Instead, three years into a regimen of radiation and chemotherapy, Jackson’s imagination went into overdrive. “Words would crop up in the middle of a dream, and I would wake to jot them down. I’d get an idea when I was driving, and I couldn’t wait to get home and get it down,” Jackson said. “I started doing rhyming games with myself, just diddling around with words. It just got crazier and crazier.”
Jackson announced his new career by submitting a manuscript to Atheneum in October 2013. “To my mind, it came completely out of the blue,” Dlouhy said. “I was like, ‘Wait, what? Wow!’ ”
That manuscript, All Eyes, All Ears, is being illustrated by Katherine Tillotson for publication in spring 2017. Jackson also sent Dlouhy the manuscript that became Have a Look, Says Book., which hit bookstores this month. Jackson drew on his many years of reading aloud to his grandchildren for inspiration. “You know how when kids are sitting on your lap they are always touching the illustrations? Touch is one of the senses that doesn’t get a lot of play in picture books, so I thought to write a book of tactile words.” A sample verse:
I am furry says Kitten.
I am wooly says Sock.
I am wet says Mitten.
We are fleecy says Flock
(stock-still on a rock).
Dlouhy “lucked into” signing Kevin Hawkes to illustrate. “By some miracle he was about to be free, which never happens,” she said. Still, Dlouhy faced one formidable task: suggesting revisions to a former colleague. “I have only been truly intimidated twice in my publishing life,” Dlouhy said. “The first time was when I had to edit the chapters Oscar Hijuelos sent me when he was writing his first YA [Dark Dude, 2008], and the second time was when I had to write an editorial letter to the legendary Dick Jackson.”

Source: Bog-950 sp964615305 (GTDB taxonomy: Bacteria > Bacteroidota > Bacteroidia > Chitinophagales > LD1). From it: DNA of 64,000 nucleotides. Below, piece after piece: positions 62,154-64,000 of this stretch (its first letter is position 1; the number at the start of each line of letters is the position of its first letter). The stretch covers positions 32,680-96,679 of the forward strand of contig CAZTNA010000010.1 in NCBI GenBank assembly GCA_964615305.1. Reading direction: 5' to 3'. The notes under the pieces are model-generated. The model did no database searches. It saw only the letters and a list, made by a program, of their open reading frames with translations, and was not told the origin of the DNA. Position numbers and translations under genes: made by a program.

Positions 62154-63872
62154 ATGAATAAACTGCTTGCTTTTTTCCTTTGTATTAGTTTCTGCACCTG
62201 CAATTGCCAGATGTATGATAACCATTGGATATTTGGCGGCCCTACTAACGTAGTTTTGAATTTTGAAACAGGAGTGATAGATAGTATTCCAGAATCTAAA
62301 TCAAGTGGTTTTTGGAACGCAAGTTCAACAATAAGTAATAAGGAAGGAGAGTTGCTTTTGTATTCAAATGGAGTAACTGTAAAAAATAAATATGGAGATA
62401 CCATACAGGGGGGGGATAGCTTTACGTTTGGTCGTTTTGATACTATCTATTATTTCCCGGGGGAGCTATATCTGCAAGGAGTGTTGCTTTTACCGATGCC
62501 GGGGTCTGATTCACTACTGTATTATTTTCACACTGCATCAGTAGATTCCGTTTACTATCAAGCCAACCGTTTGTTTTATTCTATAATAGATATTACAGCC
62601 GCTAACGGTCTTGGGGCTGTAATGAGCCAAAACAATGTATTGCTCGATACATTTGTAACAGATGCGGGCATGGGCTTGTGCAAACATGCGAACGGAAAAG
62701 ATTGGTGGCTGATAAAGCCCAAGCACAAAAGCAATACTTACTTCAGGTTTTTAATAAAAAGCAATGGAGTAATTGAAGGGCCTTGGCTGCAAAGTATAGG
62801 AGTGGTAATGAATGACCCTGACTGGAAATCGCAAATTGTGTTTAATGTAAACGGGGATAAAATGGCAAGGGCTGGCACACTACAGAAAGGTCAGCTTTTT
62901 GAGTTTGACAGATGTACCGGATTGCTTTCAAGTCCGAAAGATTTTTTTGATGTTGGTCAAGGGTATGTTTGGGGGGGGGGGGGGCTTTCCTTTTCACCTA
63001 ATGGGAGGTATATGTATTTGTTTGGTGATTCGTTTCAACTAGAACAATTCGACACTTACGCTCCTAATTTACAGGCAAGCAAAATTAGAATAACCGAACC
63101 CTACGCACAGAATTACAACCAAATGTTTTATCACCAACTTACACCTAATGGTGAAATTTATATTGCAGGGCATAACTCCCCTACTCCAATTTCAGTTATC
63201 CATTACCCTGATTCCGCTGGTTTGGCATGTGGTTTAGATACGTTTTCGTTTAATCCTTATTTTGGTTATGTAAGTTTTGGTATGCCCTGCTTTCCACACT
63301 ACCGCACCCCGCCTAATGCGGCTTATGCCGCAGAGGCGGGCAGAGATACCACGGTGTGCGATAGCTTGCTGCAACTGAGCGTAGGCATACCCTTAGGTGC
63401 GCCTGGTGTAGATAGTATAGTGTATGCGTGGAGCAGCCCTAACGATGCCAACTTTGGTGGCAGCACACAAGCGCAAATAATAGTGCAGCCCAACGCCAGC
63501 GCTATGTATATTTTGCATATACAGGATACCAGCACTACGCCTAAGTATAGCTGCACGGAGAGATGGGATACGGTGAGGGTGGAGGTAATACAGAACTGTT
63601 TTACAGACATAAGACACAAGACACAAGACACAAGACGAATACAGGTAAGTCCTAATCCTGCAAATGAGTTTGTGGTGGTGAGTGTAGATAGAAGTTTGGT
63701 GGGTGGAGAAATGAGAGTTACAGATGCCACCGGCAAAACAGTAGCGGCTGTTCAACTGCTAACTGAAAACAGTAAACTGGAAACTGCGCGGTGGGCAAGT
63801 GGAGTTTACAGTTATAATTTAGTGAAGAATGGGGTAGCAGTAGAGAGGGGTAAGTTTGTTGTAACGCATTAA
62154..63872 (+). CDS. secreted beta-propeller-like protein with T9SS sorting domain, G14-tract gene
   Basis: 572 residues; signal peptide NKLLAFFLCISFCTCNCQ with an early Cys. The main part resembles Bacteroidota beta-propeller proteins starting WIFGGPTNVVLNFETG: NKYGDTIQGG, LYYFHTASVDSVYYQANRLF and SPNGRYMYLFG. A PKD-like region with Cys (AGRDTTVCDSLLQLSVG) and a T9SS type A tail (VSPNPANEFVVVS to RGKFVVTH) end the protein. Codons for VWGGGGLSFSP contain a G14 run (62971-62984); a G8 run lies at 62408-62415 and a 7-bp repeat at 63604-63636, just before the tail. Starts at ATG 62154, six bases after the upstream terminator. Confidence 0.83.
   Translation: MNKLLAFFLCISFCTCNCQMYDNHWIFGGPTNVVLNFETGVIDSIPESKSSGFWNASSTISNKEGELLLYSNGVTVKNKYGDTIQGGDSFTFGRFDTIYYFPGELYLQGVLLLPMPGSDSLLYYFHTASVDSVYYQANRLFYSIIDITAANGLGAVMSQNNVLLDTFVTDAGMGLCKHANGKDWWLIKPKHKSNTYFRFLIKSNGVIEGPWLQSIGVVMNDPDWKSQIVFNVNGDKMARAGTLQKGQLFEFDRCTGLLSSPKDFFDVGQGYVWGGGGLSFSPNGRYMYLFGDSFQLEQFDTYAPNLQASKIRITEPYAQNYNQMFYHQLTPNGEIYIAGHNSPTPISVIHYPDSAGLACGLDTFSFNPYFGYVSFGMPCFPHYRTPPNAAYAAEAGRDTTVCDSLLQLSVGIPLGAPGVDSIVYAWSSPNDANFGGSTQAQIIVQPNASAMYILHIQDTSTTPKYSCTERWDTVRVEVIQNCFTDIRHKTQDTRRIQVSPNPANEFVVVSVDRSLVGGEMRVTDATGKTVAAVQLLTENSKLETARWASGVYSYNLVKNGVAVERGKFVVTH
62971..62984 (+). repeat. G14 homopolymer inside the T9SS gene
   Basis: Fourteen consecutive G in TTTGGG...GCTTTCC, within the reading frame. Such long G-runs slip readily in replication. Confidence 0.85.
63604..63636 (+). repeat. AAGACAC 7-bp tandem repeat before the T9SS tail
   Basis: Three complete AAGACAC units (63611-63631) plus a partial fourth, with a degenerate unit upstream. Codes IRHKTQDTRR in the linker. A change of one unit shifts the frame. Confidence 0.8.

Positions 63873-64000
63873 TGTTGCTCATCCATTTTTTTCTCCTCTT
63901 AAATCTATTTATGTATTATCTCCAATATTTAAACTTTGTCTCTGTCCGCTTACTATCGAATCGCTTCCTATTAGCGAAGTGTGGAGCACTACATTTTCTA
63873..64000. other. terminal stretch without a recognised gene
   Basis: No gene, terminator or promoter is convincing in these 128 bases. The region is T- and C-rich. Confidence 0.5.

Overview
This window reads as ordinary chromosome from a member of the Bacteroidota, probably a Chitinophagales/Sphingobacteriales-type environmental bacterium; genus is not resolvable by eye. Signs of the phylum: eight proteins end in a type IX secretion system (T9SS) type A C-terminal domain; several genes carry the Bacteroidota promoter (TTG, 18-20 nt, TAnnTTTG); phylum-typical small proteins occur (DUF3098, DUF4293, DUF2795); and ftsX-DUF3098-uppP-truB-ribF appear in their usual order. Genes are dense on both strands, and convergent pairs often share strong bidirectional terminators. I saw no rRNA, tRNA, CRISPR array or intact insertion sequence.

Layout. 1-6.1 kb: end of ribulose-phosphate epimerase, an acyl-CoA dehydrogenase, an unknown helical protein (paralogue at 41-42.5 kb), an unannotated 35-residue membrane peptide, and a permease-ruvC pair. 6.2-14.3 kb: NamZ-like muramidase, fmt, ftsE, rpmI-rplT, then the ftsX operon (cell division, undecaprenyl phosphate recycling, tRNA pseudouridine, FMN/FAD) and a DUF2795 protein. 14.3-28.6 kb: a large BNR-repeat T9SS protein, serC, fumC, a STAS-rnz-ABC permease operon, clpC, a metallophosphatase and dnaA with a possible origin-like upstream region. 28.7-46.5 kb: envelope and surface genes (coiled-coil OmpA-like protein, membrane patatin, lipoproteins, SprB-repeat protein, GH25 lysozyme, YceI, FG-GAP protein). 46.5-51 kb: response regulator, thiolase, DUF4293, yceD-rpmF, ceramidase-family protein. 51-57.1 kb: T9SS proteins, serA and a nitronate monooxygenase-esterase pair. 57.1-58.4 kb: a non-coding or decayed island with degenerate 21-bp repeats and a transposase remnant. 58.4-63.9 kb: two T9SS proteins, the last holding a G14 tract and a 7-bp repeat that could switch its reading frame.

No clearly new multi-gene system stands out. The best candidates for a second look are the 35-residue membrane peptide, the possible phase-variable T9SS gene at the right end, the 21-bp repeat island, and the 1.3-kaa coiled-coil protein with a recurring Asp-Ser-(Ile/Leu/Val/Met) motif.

Unsurprisingly, Jackson “was as gracious and welcoming of ideas as an author could be,” Dlouhy said. “He loved the back and forth, and there was no beating around the bush. He was quick to say when he agreed with a suggestion I’d made or to explain what he was trying to do if he didn’t like one.”
Rounding out the five Jackson picture book texts that Dlouhy has signed are This Beautiful Day, illustrated by Suzy Lee (summer 2017); a retelling of the Three Billy Goats Gruff (2018); and Tree of Cats (also 2018).